it depends on object type at runtime that which method will be called.
you are passing an object of type PlayerPiece to the doShape method which takes GameShape as arguments and this is legal because Playerpiece extends GameShape.
Now at runtime jvm sees that object referred by shape variable is actually a PlayerPiece object and it will call the overridden method.
Here, the actual object is PlayerPiece. For method doShapes(), we upcast that. But for at runtime, the method is invoked on the actual object. Not in the reference type. This is called as Virtual Method Invocation!
|BSc in Electronic Eng| |SCJP 6.0 91%| |SCWCD 5 92%|
If you always want to call the super class method before the child class method be executed you can use super key word in sub class method. But you can't directly call super class (which is overridden in subclass) method by using child class reference.
This is polymorphism in action. You passed in a PlayerPiece object and it was accepted
by doShapes() because PlayerPiece is indeed also a GameShape. But the object passed
remains a PlayerPiece. So PlayerPiece.displayShape() is called, not the GamePiece
version. It's the type of the object, not the type of the variable (local in this case) that
determines the procedure version called.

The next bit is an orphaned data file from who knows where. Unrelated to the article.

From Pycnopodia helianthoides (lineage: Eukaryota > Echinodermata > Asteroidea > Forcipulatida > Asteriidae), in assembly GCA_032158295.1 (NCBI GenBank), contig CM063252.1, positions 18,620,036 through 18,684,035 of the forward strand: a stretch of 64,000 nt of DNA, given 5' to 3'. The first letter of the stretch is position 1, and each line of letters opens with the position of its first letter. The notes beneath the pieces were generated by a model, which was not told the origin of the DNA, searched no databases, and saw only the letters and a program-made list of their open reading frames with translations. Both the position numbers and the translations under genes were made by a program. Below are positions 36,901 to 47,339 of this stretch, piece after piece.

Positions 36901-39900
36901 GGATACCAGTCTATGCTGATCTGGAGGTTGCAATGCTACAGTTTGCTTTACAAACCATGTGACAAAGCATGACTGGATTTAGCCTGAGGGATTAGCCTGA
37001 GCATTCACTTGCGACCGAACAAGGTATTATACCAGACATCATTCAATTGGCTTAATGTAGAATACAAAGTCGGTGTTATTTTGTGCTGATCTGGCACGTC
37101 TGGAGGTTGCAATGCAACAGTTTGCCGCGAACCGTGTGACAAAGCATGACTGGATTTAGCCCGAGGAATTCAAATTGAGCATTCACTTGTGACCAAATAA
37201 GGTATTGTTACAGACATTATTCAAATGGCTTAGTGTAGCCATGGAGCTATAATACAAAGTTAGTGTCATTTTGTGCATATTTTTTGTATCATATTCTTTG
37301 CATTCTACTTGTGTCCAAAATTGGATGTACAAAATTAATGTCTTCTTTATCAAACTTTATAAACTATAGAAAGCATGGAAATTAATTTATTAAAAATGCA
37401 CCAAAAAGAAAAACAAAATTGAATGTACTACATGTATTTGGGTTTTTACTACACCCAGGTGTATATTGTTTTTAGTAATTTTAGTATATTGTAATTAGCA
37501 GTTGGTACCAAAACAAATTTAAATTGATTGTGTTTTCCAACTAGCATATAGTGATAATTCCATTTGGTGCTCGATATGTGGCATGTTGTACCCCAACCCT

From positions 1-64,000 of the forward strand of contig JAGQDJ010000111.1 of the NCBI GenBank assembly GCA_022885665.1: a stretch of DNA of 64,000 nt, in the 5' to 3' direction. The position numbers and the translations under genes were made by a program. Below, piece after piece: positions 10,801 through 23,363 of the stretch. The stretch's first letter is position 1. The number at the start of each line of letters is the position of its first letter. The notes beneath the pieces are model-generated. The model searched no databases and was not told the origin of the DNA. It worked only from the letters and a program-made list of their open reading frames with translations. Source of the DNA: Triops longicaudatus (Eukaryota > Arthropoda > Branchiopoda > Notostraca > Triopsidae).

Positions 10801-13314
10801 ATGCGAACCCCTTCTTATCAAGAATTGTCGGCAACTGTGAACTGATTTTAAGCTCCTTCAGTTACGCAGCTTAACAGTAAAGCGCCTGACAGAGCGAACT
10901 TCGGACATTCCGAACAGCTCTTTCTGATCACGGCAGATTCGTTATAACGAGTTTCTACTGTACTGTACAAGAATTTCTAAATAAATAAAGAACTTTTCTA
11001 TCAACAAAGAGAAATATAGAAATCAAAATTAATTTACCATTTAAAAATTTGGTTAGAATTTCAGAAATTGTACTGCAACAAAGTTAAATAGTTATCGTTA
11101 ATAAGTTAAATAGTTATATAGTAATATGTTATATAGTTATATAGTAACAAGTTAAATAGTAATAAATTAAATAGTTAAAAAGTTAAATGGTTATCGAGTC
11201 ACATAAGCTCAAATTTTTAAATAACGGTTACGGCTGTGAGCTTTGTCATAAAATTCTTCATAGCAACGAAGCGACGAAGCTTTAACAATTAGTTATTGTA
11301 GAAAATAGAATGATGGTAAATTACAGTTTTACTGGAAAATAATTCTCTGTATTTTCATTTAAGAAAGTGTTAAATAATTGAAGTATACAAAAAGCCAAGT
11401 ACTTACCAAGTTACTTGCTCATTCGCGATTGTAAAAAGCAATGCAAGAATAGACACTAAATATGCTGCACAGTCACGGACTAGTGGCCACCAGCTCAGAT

This may help. What if GameShape were an interface rather than a concrete class.
You could cast a PlayerPiece into GameShape (to focus on GameShape behaviors) but
a GameShape object could not be created. PlayerPiece.displayShape() would be the
only option available.
I tend to find it easier to think of more than one class extending the super class. If you had PlayerPiece and ChessPiece and DraughtsPiece as classes all extending GameShape then it becomes clearer to my mind how the polymorphism works.
The doShapes() method can take any object as the argument as long as it is a subclass of the GameShape object.
Additionally the doShapes method will continue to work when/if you introduce new GameShape subclass objects.
p185 of Head First Java : "...with polymorphism, the reference and the object can be different"
There is a clear example on p187 involving Animals and Vets and Dogs/Hippos (subclasses of Animal).
In your case the shape.displayShape(); [line 13] will refer to the actual object on the heap (late binding) and the corresponding subclass method will be called rather than the superclass method.
I'm still learning but this is my understanding - (might need correcting!).